DC – Nevada
Senator Harry Reid made the
following statement today on the floor of the Senate. Below are his
remarks as prepared for delivery:
"On the Fourth of July of the year 1851, the legendary
statesman Daniel Webster, himself a former United States Senator, laid the
cornerstone for the Senate Chamber in which we now gather. 'Be it known,'
he said, 'that on this day the Union of the United States of America stands
"Today marks the 150th year that this chamber has
housed the United States Senate. When Vice-President John Breckinridge
gaveled the 34th Congress open in this chamber in 1859, our republic had a
population one-tenth what it is today. With just sixty-four members, each
Senator enjoyed a little more legroom. These desks – many of them
original from the country's earliest days – served as the primary working space
for most members.
"The first session held here 150 years ago began just as it
has today, with the Vice-President of the United States administering the
Oath of Office to new members. Today, nine Senators join what I believe
is the greatest legislative body the world has ever known. I extend my
warmest welcome and congratulations to:
Mark Udall of Colorado;
Tom Udall of New Mexico;
Mike Johanns of Nebraska;
Jeanne Shaheen of New Hampshire;
Mark Warner of Virginia;
Jim Risch of Idaho;
Kay Hagan of North Carolina;
Jeff Merkley of Oregon;
Mark Begich of Alaska.
"To the profound challenges we face, these nine men and
women bring vast judgment and experience at all levels of government and public
service. I am confident that every one of them will serve their states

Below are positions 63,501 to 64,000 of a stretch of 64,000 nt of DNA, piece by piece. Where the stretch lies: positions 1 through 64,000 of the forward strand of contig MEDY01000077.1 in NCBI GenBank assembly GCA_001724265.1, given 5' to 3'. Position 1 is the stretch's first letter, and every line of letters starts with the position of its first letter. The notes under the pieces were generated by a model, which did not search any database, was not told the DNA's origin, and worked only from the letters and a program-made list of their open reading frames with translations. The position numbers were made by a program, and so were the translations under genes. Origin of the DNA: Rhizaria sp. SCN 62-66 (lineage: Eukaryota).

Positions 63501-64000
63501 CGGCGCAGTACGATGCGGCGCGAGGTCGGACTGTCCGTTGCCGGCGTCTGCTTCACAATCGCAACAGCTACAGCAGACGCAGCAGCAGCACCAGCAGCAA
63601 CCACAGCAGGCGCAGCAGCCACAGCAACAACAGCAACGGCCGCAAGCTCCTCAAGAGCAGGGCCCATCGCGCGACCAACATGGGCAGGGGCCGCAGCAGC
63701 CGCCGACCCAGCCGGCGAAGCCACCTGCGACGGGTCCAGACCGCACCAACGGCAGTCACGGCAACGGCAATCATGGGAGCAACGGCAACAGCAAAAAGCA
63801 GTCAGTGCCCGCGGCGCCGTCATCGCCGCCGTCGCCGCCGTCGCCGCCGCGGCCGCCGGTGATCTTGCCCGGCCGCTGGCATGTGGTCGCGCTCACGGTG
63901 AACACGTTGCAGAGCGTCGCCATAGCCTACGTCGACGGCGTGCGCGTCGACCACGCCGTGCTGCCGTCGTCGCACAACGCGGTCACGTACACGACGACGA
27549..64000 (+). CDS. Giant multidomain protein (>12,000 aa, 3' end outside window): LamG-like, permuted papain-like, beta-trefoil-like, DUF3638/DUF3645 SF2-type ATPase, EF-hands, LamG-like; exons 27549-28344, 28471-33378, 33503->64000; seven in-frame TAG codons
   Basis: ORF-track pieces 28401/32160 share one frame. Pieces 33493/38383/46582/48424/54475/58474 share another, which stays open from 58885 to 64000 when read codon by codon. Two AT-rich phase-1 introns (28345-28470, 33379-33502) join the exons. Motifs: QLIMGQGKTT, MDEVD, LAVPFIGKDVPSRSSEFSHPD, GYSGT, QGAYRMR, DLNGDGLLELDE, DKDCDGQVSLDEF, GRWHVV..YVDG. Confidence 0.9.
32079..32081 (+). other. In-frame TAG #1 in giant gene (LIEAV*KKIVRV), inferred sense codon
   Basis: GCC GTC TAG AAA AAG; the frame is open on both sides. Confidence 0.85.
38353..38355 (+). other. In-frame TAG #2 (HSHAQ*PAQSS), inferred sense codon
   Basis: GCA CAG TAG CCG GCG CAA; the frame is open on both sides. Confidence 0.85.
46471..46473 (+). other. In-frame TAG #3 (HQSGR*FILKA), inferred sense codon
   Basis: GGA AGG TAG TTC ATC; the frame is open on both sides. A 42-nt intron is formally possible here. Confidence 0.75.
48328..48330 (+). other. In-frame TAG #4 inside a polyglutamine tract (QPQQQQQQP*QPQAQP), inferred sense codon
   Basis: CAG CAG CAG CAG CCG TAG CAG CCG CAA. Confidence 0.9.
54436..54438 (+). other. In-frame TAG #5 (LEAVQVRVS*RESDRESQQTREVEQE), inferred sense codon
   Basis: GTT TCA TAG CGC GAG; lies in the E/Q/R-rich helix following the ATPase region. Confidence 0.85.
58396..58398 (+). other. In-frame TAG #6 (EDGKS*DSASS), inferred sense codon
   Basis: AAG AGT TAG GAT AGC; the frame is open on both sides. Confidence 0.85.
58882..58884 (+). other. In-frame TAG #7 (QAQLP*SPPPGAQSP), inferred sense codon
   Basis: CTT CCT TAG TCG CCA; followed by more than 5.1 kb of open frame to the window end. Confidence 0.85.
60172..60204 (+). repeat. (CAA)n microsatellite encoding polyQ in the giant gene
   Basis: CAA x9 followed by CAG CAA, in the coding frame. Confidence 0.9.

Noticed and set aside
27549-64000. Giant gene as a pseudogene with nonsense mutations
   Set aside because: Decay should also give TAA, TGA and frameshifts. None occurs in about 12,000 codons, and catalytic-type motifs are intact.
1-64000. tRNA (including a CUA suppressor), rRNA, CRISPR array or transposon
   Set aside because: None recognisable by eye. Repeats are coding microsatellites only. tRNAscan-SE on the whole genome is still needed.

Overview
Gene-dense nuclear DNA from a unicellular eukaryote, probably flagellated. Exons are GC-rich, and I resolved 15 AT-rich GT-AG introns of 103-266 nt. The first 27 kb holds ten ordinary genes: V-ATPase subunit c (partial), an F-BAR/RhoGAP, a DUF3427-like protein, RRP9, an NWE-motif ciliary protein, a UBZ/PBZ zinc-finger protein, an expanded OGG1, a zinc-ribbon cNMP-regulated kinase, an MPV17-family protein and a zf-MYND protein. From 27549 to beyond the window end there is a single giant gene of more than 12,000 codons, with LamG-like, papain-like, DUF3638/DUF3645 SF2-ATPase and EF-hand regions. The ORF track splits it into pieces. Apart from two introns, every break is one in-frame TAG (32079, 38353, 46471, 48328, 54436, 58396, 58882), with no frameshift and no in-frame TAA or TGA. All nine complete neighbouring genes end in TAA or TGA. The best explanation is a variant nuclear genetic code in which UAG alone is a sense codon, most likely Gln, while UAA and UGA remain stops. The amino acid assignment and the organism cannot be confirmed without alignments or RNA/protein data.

and our nation with distinction.
"Two years ago, this inaugural day of Congress heralded a
new majority for Democrats in both the Senate and House of Representatives –
but in the Senate, it was a tenuous majority. We began with 51
Democrats. The illness to Senator Tim Johnson and the crowded Democratic
primary field left us oftentimes short of an outright majority, and far short
of the 60 votes needed to prevent filibusters and move legislation
forward. While we made substantial progress in the 110th
Congress, the partisanship of divided government too often ruled the day.
"What a difference an election makes. Since 2006,
Democrats have achieved a net gain of 14 Senate seats. We return to work
for the 111th Congress with a strong majority that will soon reach
59 seats. And just two weeks from today, Barack Obama will become the 44th
President of the United
"We are ready to answer the call of the American people by
putting the past eight years behind us and delivering the change that our
country desperately needs. We are grateful to begin anew with a far more
robust Democratic majority.
"But both parties learned an important lesson over the past
two years: When we allow ourselves to retreat into the tired, well-worn
trenches of partisanship; when we fail to reach for common ground; when we are
unable, in the words of President-Elect Obama, to disagree without being
disagreeable, we diminish our ability to accomplish real change.
"So I say to my Republican colleagues: With American troops
fighting two wars overseas, we are in this together.
"With the American people suffering a staggering economic
crisis here at home, we are in this together.
"With the middle class struggling to make one paycheck last until the next one
comes, we are in this together.
"With health care, college tuition and retirement more
expensive and harder to reach than ever, we are in this together.
"With our climate in crisis and energy prices rising and
falling unpredictably, we are all in this together.
"Some may fear the depth of the challenges we face.
But I remind them that adversity is no stranger to our country. Yet in America
and in this Senate chamber, we have never failed to persevere and prosper.
"In this chamber, our union came unraveled and was mended;
great wars were declared and peace was celebrated; our most fundamental
freedoms were challenged, upheld and expanded. In this chamber, we passed
Roosevelt's New Deal; Truman's Fair Deal;
Kennedy's Great Frontier; and Johnson's Great Society. We outlawed child
labor, brought electricity to the western frontier; ensured a college education